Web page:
A while back I took an interest in infrared photography, and I bought a couple of rolls of Maco 820c infrared film. Using infrared film involves a huge amount of trial and error, and unlike digital cameras, you can’t take one or two pictures and check after each one. You have to shoot a whole film.
My camera’s light meter seemed to be responsive to infrared light, so I let it handle the exposures. Unfortunately I now know that the readings were nonsense, because the film came out almost entirely blank. The pictures that I salvaged weren’t good enough for my photo blog but I did write about the experiment.
This time, with my last roll of Maco film, I decided against trying to do any formal kind of metering. I left the aperture either at f/5.6 or f/8, as it seemed sort of sensible. You don’t want the aperture too small, because the longer wavelength of infrared light will cause diffraction at the diaphragm more easily. Equally, you don’t want it too big because this makes the depth of field smaller. Focussing infrared is already difficult as you can’t see it with your eyes, and has to be done using a red dot on the focus ring. By having a larger depth of field, you can get away with a larger inaccuracy before it looks blurred.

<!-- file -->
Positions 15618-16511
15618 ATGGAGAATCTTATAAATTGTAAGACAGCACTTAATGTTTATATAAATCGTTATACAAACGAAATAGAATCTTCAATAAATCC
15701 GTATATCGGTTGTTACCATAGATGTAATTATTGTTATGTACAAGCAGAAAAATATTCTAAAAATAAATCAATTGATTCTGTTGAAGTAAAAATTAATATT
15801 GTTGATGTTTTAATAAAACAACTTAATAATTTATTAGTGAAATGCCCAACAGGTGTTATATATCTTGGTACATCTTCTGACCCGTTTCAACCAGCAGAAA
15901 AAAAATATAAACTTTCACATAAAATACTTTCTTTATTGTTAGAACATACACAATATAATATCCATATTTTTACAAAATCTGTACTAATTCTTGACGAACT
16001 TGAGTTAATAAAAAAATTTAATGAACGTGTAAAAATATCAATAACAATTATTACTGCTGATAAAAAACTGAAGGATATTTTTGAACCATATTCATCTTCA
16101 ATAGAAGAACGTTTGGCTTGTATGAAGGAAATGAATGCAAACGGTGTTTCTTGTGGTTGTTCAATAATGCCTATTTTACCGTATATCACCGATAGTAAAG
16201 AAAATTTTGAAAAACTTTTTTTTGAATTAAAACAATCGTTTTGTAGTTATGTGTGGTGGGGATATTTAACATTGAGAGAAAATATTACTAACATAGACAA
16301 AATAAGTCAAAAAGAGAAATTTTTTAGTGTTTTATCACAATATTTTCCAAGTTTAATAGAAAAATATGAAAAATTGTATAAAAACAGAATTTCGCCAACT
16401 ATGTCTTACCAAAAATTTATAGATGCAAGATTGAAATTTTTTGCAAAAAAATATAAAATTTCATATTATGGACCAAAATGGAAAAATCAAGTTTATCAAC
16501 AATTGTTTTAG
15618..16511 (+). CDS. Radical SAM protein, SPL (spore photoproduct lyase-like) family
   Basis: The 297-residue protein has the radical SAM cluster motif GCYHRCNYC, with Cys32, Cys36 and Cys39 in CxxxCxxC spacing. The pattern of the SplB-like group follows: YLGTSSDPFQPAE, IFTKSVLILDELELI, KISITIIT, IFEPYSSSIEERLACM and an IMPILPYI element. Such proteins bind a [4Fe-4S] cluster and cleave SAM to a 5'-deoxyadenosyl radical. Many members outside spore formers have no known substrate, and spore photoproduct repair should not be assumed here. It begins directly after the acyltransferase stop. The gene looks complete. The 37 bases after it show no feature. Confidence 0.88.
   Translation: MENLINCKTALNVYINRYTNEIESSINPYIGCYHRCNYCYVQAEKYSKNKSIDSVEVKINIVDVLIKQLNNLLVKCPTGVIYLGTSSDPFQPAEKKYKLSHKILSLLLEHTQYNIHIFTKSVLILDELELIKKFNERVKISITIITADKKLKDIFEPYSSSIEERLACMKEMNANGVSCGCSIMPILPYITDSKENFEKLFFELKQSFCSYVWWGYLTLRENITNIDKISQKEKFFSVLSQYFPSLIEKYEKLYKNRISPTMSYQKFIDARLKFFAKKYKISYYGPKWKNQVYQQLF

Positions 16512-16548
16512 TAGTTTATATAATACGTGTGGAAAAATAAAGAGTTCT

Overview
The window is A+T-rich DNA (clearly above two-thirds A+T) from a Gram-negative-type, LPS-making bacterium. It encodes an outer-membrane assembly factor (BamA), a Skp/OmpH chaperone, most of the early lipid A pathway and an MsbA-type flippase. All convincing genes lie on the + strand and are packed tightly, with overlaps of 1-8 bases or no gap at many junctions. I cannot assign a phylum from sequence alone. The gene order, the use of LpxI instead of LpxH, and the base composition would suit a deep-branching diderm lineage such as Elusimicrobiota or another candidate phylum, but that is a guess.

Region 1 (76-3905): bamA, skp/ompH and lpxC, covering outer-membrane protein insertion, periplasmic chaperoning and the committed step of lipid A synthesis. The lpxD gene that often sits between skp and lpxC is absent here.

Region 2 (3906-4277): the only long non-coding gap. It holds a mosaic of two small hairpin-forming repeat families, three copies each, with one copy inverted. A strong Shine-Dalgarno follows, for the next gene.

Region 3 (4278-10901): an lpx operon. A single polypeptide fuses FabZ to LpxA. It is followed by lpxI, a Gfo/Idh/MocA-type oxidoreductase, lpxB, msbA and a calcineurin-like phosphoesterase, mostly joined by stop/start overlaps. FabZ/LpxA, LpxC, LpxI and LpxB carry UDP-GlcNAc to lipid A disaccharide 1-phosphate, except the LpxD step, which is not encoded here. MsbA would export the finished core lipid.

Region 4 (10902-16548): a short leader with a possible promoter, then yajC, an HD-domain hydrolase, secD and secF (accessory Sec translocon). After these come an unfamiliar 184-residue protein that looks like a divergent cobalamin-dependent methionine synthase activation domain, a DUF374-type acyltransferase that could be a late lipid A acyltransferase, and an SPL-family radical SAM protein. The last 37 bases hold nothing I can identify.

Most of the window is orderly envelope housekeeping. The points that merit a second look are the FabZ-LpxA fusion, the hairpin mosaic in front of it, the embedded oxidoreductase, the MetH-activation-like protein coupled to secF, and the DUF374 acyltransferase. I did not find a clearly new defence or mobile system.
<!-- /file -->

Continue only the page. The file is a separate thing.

I put the camera in bulb shutter mode and guessed at the exposure time, judging by how brightly the sun was shining, and how warm it felt on my face. I generally exposed for between 5 and 30 seconds.
This time – great success. Practically every image was exposed well. A handful were a bit under- or over-exposed and had lost detail in shadows or highlights, but what can you expect when you choose the exposure time by looking at the sky?
I took a few pictures of a fire in a chimenea. These came out completely blank, so I guess the fire wasn’t emitting anywhere near as much infrared radiation as I thought. I suppose while it feels very hot, it isn’t that bright to look at. The film is sensitive up to 820nm and the filter allows wavelengths longer than 720nm. This is a reasonably wide range, but it’s still “near infrared” (almost-red light) rather than “far infrared” (heat).
The end result is that I’ve created images that are ghostly and every bit as “odd” as I had hoped, from looking at other people’s work. You can see the best pictures from the film on my photo blog.